PHILADELPHIA (KYW Newsradio) — A cafe in East Kensington hit hard by the pandemic is celebrating after a successful crowdfunding campaign saved the day. The cafe owners are now buying their building.
“Our numbers dropped from like $600 to $700 a day to like $50 a day,” said Blew Kind, co-owner of Franny Lou’s Porch on Coral Street in East Kensington. “And then we had to figure out what to do next. It was a wild ride.”
The ride came just as Franny Lou’s was entering their busy season last March. Catering sales were up, as were in-store purchases. So when the pandemic closed their doors, they had to think fast.
“It first started with a window,” Kind said with a chuckle.
The window was what allowed the cafe to keep its community connection.
Franny Lou’s Porch is named after 19th century journalist Frances EW Harper and civil rights leader Fannie Lou Hamer. In addition to human connection, the cafe serves up organic fare with themed names like “Nobody’s Free Lemonade.”
During pre-coronavirus times, the cafe also hosted artists and provided space for individuals with no brick-and-mortar to sell their products.
“That’s our soul. This is soul work,” said Kind. “It’s about community and being here for each other.”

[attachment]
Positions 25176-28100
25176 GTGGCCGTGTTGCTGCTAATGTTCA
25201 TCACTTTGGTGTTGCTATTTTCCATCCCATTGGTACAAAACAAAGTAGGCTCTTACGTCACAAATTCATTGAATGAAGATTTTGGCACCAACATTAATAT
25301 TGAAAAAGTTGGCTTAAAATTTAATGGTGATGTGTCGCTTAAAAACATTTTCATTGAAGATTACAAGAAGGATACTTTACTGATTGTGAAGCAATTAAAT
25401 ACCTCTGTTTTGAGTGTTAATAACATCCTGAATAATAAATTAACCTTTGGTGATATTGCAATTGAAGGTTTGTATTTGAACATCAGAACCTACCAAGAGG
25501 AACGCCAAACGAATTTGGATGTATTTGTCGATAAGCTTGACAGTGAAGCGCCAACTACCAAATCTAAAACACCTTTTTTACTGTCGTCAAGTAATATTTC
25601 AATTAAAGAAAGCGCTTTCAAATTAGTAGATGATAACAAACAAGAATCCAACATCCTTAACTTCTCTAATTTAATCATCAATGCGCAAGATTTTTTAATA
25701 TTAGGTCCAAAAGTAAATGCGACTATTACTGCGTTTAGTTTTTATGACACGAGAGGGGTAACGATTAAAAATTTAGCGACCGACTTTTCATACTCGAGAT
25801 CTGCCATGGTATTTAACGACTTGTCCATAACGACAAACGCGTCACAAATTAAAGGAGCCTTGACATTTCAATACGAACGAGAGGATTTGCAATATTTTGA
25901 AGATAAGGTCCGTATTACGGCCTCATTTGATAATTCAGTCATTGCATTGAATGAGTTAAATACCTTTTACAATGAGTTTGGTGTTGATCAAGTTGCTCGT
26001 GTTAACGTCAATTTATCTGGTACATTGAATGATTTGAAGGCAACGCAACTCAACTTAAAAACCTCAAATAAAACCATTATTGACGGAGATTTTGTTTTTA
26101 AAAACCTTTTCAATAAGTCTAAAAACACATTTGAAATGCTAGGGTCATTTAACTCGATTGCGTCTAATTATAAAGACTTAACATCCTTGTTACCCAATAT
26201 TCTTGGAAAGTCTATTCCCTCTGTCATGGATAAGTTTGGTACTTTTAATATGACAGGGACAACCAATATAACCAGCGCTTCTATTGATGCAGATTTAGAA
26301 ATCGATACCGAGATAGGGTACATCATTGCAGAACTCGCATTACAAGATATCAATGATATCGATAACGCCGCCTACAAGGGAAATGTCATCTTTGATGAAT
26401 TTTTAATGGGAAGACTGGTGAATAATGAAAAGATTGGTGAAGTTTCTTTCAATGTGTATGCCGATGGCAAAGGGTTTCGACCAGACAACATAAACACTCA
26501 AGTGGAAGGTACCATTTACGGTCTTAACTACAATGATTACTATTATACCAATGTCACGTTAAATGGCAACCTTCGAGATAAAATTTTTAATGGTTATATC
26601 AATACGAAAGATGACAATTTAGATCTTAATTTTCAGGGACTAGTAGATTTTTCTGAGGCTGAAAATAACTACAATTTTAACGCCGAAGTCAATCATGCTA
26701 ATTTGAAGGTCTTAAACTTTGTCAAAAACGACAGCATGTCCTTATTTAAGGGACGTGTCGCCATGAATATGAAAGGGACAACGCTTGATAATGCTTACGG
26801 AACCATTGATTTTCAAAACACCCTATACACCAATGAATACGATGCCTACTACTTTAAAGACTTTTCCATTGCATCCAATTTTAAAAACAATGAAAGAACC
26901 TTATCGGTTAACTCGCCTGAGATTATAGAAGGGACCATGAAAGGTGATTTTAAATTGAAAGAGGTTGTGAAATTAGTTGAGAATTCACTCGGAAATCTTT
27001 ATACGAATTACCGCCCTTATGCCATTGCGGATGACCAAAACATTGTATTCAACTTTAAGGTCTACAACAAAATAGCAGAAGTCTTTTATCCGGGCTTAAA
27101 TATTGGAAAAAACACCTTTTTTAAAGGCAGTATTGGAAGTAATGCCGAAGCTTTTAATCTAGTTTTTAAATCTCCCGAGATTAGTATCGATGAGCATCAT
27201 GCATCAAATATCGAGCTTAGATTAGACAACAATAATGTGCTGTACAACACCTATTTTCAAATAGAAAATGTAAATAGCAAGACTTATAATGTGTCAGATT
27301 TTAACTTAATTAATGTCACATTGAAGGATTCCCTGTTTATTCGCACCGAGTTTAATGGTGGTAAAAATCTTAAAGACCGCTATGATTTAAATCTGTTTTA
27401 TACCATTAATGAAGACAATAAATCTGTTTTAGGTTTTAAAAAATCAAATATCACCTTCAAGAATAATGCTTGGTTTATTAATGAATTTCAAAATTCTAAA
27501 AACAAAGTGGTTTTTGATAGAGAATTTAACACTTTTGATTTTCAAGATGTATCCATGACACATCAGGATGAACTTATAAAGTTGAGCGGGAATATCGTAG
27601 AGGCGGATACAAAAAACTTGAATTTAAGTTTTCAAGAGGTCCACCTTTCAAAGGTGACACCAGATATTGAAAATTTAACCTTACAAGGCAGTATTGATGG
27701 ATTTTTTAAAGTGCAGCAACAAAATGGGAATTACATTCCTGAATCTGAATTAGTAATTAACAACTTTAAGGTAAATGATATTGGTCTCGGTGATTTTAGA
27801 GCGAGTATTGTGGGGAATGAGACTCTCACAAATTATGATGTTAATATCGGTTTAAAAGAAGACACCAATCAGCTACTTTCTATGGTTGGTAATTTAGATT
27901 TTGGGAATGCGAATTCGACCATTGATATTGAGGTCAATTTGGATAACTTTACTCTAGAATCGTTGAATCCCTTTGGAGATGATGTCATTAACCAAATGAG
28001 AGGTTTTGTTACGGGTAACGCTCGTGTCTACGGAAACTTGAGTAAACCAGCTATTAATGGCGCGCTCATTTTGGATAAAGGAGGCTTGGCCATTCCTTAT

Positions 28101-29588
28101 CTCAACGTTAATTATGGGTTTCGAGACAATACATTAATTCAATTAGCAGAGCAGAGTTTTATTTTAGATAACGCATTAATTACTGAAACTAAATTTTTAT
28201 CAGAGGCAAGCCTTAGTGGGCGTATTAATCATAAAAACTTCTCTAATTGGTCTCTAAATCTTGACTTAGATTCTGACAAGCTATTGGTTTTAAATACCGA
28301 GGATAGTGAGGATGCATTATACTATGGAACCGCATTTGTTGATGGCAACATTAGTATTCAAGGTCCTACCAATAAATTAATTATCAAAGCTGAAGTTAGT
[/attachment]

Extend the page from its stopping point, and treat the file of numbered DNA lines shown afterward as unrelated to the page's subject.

“We had to pivot and adapt so quickly,” said co-owner Chantelle Todman.
She came on board as a partner during the pandemic, lured by the solid foundation and integrity built in the community over the past few years.
Todman said Kind and fellow co-owner Ashley Huston all breathed a sigh of relief when things seemed to work out this summer. But when the owner of the building put the property up for sale, they decided to expedite a long-term plan.
“We looked at each other and said, ‘we have to make a move and try to buy this building,’” recalled Todman.
The trio applied for grants, and a few came through.
The first for $20,000, which is when they decided to launch a GoFundMe to raise an additional $53,000 for a down payment.
What happened next shocked them.
“I kept looking at it every day and it kept going up,” said Huston. “I knew Franny Lou’s was hot when other businesses and nonprofits were sharing it.”
Within days, they surpassed their goal, raising upwards of $86,000.
“It’s cool,” said Kind, “it’s a blessing, it’s affirmation.”
Calenthia Dowdy donated $500.
“It just feels really good when you walk into that space,” Dowdy said, “and it’s been my goal to support women, specifically young Black women, and what they’ve done here is so special.”
Two years ago, Kind said she was homeless, sleeping at Todman’s home and ready to shutter the cafe. This week, they signed a sale agreement for the property.
“Our mission is dope and we’ve been consistent. And now people are finally getting why we are doing it,” said Kind.
Kind, Todman and Huston say everything is about community.
“If people in our community can make this happen in a week,” said Todman, “what’s impossible?”
Data released from the Small Business Administration revealed that minority-owned businesses were the last in line to receive federal Paycheck Protection Program COVID-19 relief assistance.
Many Black-owned businesses in Philadelphia had no choice but to rely on crowdfunding to make it through tough times. Others closed for good.
Franny Lou’s has a bright future, but only because they had community behind them.
“Your community is where it’s at,” said Huston. “It’s who’s got your back.”